Rights and Rescue: Morals and Secularization in Faith-Based Anti-Trafficking Practice in the UK

Friday, 20 July 2018: 10:45
Oral Presentation
Hannah LEWIS, The University of Sheffield, United Kingdom
Gwyneth LONERGAN, University of Sheffield, United Kingdom
Emma TOMALIN, University of Leeds, United Kingdom
Louise WAITE, University of Leeds, United Kingdom
This paper will explore emerging postsecular partnerships in the global 'fight' against 'modern slavery' and human trafficking. Faith-based organisations (FBOs) and actors have an increasingly visible role in responses to human trafficking, in awareness raising among faith congregations, in providing services to trafficked persons, and increasingly, as policy advisors. Human trafficking emerges amid complex intersections of migration regimes, global inequalities, precarious labour, and the criminalization of certain activities, peoples and mobilities. Abolishing modern slavery has achieved global policy consensus, arguably by relying on simplistic tropes of ‘evil’ traffickers and deserving ‘victims’.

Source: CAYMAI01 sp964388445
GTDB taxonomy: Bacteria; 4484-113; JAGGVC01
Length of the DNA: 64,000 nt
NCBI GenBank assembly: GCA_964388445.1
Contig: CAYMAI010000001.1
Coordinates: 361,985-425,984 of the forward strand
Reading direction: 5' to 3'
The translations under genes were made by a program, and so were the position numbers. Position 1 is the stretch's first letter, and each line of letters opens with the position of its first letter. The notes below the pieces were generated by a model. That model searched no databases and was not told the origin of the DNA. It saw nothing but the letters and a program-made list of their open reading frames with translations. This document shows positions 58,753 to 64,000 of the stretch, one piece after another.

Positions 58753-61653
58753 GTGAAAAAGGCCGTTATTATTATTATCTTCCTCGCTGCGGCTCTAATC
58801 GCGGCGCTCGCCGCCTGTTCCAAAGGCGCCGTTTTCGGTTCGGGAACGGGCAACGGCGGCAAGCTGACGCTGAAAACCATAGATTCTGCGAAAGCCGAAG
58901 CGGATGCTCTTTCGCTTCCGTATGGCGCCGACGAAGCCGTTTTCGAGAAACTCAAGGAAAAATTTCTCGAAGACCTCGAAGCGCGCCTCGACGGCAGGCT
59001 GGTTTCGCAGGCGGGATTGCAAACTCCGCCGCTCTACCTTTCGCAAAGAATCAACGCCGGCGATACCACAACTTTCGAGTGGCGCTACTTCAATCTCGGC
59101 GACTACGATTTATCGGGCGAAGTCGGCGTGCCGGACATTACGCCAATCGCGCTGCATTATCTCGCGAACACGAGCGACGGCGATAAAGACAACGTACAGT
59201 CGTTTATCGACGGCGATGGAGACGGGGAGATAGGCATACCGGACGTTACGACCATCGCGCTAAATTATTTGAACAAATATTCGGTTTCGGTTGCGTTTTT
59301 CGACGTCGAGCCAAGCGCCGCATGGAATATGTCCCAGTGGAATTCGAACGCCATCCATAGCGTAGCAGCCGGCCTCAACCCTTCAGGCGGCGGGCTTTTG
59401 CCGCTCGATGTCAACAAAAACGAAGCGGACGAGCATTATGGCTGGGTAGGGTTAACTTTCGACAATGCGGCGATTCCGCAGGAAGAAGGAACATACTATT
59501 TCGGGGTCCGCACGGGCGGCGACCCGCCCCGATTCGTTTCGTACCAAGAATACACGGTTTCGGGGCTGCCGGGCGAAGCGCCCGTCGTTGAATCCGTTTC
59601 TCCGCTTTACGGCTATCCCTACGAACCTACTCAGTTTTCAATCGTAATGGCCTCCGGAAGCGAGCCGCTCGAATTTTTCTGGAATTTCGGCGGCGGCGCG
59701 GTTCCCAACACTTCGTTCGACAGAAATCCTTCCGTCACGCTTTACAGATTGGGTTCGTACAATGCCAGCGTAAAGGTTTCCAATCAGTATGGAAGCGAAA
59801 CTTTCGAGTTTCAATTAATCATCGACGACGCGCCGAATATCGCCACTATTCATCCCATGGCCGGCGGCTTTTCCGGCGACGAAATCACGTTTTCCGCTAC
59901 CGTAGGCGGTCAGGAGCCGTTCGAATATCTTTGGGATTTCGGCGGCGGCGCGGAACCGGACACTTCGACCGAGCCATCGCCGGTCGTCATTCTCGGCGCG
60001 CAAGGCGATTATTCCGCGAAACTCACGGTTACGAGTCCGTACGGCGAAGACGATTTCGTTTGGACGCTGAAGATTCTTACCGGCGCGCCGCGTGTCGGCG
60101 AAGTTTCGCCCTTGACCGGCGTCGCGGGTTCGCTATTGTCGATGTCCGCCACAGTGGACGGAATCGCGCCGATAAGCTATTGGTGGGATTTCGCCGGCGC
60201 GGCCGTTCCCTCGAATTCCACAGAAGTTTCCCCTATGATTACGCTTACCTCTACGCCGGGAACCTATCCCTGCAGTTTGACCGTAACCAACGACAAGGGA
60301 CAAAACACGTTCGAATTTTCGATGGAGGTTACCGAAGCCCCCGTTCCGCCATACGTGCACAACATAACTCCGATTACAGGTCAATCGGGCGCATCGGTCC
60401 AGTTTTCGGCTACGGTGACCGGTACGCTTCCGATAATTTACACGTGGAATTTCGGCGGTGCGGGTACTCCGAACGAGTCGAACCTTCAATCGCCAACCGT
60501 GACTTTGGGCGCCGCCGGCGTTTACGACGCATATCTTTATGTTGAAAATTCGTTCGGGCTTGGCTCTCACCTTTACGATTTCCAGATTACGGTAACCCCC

The paper will report on early findings of a UK Economic and Social Research Council project that aims to better understand the roles of faith-based organisations in three terrains: anti-trafficking service provision, public representations, and governmental discourse and policy making. The methodology of the project explicitly aims to tie together the three analytical levels of political party, faith based organisations, and individuals operating in the realm of anti-trafficking in England. The paper will consider these multi-level lenses to unpick the direction of influence between religion and social policy in the realm of modern slavery. Against a background of the UK’s changing religious landscape and growing welfare pluralism in times of austerity, a congruence emerges between neo-abolitionist and state positioning of human trafficking as a particular ‘evil’ unrelated to wider state and social structures. This paper will consider the particular assemblages and affective atmospheres created for trafficked persons in faith-based and secular anti-trafficking settings. Processes of secularization among anti-trafficking FBOs taking up key roles as government-funded service providers or statutory partners demonstrate a variety of positions in managing religious discourses of ‘rescue’ or ‘saving’ trafficked persons while operating within international legal rights-based frameworks.